The world of Scrabble is AGOG – score 24 points if you have one G on a double-letter square and the whole word on a triple-word score; give up playing if you used it without any multipliers. The word TE has just been added to the revised edition of the Official Scrabble Players Dictionary.
For Scrabble addicts, this is the HOLY – H on a triple-letter square to score 18, of course – grail.
“Being able to hook an E underneath T means that I can play far more words,” says Robin Pollock Daniel, a Canadian expert. “I call those the amino acids of Scrabble. The more two-letter words, the more possibilities a word will fit.”
TE, as you will know, is a variant of TI, the seventh tone on the musical scale. It joins AA, AG, AI, AL, EL, ES, FY, KI, KO, KY, MI, MM, MU, NU, OE, PE, XI, XU, YU and ZA on the approved list, although you could go through several lifetimes and never hear this motley collection of abbreviations, archaisms and Greek and Hebrew letters in everyday speech.
These may be the amino acids of the quasi-professional Scrabble player’s tragically circumscribed life, but they're not real words. Can you define one?
Daniel, the highest-rated female player in North America (and something of a celebrity in Canada), gave the game away in an interview with the Toronto Star in 2012. “Words are involved, but to me at least it’s more about maths... Simply learning words is a big key. You don’t have to know what the word means, but you do have to know that it’s an acceptable configuration.”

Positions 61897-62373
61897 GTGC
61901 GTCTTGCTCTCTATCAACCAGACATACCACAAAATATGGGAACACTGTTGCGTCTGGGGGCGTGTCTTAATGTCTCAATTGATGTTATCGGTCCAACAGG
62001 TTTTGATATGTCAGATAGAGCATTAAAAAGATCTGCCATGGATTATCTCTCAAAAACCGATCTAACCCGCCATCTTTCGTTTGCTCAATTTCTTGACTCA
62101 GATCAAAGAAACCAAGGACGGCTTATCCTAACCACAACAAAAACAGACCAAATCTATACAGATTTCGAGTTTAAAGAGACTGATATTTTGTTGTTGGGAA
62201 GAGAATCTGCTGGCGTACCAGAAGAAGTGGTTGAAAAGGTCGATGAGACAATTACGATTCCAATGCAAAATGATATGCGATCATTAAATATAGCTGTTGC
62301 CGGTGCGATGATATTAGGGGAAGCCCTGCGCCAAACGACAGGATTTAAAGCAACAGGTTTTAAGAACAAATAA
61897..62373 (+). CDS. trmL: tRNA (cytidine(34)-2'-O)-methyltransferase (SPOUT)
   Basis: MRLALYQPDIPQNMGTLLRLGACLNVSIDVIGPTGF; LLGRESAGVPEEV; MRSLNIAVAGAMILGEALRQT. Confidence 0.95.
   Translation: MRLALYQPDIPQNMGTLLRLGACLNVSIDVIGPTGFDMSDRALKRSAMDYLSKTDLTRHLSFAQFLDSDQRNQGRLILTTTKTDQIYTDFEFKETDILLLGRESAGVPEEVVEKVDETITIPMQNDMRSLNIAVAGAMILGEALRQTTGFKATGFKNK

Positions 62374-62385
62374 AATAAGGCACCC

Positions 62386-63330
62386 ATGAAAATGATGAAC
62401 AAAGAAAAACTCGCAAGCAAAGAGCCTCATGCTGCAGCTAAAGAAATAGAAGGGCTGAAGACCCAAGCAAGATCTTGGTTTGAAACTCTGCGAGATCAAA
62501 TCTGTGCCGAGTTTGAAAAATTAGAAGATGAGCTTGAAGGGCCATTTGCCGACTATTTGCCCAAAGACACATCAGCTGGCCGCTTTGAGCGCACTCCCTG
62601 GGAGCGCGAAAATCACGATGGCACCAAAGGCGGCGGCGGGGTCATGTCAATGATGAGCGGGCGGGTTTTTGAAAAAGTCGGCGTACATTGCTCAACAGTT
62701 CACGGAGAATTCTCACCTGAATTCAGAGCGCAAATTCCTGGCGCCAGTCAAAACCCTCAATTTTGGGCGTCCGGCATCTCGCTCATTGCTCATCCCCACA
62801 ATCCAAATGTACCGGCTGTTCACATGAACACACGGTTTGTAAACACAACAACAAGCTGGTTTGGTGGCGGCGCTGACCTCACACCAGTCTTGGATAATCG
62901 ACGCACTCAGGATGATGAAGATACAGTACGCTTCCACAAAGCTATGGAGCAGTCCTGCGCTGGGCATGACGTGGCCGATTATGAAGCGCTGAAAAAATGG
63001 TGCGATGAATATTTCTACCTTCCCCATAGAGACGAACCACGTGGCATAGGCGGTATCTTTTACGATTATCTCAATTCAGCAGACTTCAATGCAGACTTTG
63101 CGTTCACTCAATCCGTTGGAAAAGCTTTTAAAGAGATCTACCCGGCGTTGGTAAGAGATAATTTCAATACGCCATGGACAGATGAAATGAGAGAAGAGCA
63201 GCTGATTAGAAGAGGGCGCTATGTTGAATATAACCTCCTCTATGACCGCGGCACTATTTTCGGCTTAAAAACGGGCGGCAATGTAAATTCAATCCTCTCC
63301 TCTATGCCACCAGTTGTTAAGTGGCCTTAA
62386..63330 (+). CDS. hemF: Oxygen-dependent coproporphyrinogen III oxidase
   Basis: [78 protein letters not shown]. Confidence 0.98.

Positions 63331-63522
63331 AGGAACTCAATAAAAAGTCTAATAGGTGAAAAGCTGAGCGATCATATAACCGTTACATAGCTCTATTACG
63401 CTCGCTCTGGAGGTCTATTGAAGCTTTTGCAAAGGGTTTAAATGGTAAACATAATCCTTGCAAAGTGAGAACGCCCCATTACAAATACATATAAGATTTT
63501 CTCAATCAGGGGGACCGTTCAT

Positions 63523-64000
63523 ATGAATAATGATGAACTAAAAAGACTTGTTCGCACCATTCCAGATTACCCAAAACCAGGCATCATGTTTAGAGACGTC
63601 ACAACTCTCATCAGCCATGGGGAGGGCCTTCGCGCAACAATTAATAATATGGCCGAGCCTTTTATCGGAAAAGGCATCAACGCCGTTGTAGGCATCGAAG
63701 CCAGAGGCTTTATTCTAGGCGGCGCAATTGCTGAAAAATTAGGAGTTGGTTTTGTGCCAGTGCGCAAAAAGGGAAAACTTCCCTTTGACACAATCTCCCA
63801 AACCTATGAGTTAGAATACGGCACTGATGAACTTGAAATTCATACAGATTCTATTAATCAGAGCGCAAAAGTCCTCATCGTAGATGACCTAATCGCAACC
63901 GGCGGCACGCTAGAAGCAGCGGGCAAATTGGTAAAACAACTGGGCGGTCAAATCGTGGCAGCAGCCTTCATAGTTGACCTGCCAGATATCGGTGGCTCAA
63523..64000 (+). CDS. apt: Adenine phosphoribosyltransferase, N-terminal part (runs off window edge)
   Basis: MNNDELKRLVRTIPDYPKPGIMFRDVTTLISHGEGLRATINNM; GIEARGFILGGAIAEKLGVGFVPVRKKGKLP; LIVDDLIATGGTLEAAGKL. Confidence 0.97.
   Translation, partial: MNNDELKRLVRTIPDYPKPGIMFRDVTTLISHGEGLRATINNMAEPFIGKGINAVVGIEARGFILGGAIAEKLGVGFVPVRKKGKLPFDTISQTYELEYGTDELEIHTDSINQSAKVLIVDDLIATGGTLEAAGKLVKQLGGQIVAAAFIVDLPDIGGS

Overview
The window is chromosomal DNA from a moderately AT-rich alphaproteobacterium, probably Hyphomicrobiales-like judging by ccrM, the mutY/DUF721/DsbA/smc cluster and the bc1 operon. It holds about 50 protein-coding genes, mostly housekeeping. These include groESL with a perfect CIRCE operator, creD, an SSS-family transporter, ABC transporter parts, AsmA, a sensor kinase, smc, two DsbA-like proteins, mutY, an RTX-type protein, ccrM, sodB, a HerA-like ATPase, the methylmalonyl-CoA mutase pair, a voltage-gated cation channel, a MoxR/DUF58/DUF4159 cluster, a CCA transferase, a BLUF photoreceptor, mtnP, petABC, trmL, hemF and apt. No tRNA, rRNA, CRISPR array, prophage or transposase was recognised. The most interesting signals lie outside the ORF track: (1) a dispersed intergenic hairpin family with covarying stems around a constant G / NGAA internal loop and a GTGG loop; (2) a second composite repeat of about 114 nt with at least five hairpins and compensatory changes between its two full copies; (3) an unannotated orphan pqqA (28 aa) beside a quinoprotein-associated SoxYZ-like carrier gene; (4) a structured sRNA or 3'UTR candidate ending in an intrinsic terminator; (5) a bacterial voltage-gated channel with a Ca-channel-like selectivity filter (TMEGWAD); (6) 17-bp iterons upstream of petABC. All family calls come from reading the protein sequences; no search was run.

Scrabble isn't for people who love words and language; it’s for people who like patterns. The secret isn't to make an inspiring word. LAMBENT, LAGOON and LISSOM – what a waste of an S – won’t get you very far in Scrabble. Ridiculous little words used in combination on high-scoring squares will.
As Daniel says, it’s a spatial game more than a semantic one, which explains why many of the world’s top players hail from Thailand. They concentrate on structures rather than meanings. Indeed, it's been argued that speaking English is a disadvantage in top-flight Scrabble, where the true champion relies on a battery of memorised pseudo-words.
In 2011, I played the then British Scrabble champion Wayne Kelly. He gave me two pieces of advice: treat each move as a puzzle, and learn lots of obscure two-letter words. He singled out QI (the Chinese life force), ZO (a cross between a yak and a cow) and EE (a Scots variant of eye) as especially helpful.
Our game was a travesty. I made some beautiful words, including RIME and TOME on the same go; had the scoring been based on artistic impression, I would have been in with a chance. But I was overwhelmed by those killer fillers – JO (a sweetheart), DA (a heavy Burmese knife), AX (a variant of AXE) – that enabled him to make half a dozen words at the same time. I lost by almost 250 points.
Kelly admitted that sometimes he has only a hazy idea of what a word means. It probably sounds like sour grapes, but doesn’t that defeat the object of a word-based game? Shouldn’t a condition be that you have to know the definition? Better still, shouldn’t it be a word in common currency, so ruling out ZAX (a hatchet used for cutting slates), HOWF (an old Scots term for pub) and QIVIUT (Inuit for the wool of the musk ox)?
I’m very happy for QIVIUT to be used in the Inuit edition of Scrabble, which will probably have an abundance of Qs but where Zs really will be the black spot. Can you think of an Inuit word with a Z? And if two 19th-century Scots are playing, by all means let them bandy archaisms in their local howf.
But the rest of us should play with the language we actually use – and with a respected but concise standard dictionary as arbiter. While we’re at it, let’s ban those wretched two-letter words. Take an AX, or even a ZAX, to them. – Guardian News & Media